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Attention to Detail #10 – Making a Pact
by Jordan Kronick
January 27, 2006

The prerelease is over and the real fun can begin. Guildpact is already making a big splash and many drafts are being played. I myself played seven drafts last Saturday, and I've done perhaps three times that many in the intervening days. Of course, being a part of the Magic Online Guildpact beta test helps a lot in that regard. Part of the testing process for Magic Online involves going back to old sets and making sure that new cards interact the way they are supposed to with the remnants of Magic past. There's a lot of old cards out there and there's a lot of weird interactions to test. The best part of this process is that it causes you to come up with all sorts of interesting interactions with older cards. The first thing I want to look at today is one of the Guildpact cards that seems custom made for interactions with older cards.

Abyssal Nocturnus is certainly one of my favorite cards in the new set. For those who may not have seen this little gem yet, here's the card text:

Abyssal Nocturnus 1BB
Creature – Horror
Whenever an opponent discards a card, Abyssal Nocturnus gets +2/+2 and gains fear until end of turn.

It's such a simple, tight little package of a card. Obviously it doesn't take a lot of creativity to realize that the Nocturnus is best when your opponent is discarding lots of cards. Stuff like Duress, Hymn to Tourach and Cabal Therapy can all quickly make your Nocturnus a nasty bugger. But, like any discard-based strategy, there's a flaw. Eventually your opponent is going to run out of cards. If they don't have anything they can't discard anything, right? Well that's where the fun interactions come into play. Although black has a virtual monopoly on discard effects, blue has a niche with causing people to both draw and discard cards. Well that's just as good when you're using a Nocturnus – it might even be better. Four cards come immediately to mind. Each is available on Magic Online and can be had pretty darn cheap.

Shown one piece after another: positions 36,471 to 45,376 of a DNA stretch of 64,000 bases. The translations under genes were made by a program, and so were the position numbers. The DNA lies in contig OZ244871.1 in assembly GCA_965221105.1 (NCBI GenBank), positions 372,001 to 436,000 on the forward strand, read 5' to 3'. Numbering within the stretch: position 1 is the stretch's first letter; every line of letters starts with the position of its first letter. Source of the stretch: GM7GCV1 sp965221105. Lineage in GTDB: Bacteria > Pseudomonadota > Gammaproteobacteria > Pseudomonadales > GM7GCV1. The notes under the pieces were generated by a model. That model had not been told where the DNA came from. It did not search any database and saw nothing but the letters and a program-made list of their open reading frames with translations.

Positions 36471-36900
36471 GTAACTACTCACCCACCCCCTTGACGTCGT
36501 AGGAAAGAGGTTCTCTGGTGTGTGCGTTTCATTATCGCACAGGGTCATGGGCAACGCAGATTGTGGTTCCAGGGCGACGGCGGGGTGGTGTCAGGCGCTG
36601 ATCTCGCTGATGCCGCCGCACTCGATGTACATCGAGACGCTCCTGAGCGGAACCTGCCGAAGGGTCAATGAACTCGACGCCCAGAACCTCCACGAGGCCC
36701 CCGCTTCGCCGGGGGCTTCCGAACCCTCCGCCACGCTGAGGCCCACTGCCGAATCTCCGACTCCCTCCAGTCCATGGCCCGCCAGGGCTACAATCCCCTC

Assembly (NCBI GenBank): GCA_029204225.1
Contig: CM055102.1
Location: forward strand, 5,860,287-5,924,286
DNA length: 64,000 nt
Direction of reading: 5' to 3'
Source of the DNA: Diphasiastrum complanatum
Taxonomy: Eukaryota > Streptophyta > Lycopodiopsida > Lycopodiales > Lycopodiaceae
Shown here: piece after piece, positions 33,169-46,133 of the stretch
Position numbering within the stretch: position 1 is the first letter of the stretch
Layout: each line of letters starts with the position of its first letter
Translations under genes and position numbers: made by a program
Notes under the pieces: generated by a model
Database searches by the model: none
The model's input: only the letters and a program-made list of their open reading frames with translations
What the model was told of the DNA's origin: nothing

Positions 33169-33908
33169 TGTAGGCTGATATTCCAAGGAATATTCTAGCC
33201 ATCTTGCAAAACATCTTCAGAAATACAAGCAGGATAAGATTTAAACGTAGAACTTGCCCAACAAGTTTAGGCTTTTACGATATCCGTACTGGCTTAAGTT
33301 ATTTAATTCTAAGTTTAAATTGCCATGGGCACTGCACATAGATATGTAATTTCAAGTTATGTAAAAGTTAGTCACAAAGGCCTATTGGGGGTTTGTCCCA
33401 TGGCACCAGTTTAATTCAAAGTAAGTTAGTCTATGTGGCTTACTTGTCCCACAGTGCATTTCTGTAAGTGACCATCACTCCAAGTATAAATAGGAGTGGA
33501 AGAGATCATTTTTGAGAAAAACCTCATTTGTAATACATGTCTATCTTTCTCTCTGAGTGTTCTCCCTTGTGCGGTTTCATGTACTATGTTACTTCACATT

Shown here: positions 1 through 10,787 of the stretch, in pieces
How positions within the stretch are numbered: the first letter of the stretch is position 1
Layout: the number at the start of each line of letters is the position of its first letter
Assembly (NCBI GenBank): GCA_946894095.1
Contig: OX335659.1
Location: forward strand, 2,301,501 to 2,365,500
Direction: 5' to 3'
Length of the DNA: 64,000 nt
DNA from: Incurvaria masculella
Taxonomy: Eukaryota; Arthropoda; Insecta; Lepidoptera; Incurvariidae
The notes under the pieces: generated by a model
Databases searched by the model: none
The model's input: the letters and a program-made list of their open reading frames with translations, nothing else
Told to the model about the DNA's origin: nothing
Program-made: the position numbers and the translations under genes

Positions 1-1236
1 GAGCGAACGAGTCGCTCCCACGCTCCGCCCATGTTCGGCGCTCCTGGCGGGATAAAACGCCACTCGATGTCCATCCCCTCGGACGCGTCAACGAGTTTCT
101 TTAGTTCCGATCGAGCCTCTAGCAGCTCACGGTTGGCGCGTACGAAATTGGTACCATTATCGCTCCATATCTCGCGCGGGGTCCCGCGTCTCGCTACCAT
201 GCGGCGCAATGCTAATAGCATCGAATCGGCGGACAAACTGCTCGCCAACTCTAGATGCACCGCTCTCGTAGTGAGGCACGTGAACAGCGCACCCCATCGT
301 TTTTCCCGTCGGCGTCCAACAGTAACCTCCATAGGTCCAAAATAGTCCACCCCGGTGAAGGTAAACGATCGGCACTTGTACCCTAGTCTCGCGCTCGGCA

First, there's a pair of cards from Odyssey – Cephalid Looter and Cephalid Broker. Back in Odyssey these were usually used to draw cards and generate Threshold. Giving your opponent more cards and a bigger graveyard was generally not a very good idea back then. But the Broker seems tailor-made to the job of keeping your Nocturnus huge and scary. One activation gives +4/+4 and fear, and doesn't actually result in any card advantage for the opponent. The Looter will do the same thing, but one card at a time. Still, it's a bit cheaper.

Next, there's a card from Ravnica that falls right along the same lines – Lore Broker. This one is going to do the same job as your Looter, but you get the effect as well! That's great, because while we want to be causing the opponent to discard, we want to draw cards too. More cards means more Noctunuses (or would that by Nocturni?). The cheap casting cost makes Lore Broker an all-star as well.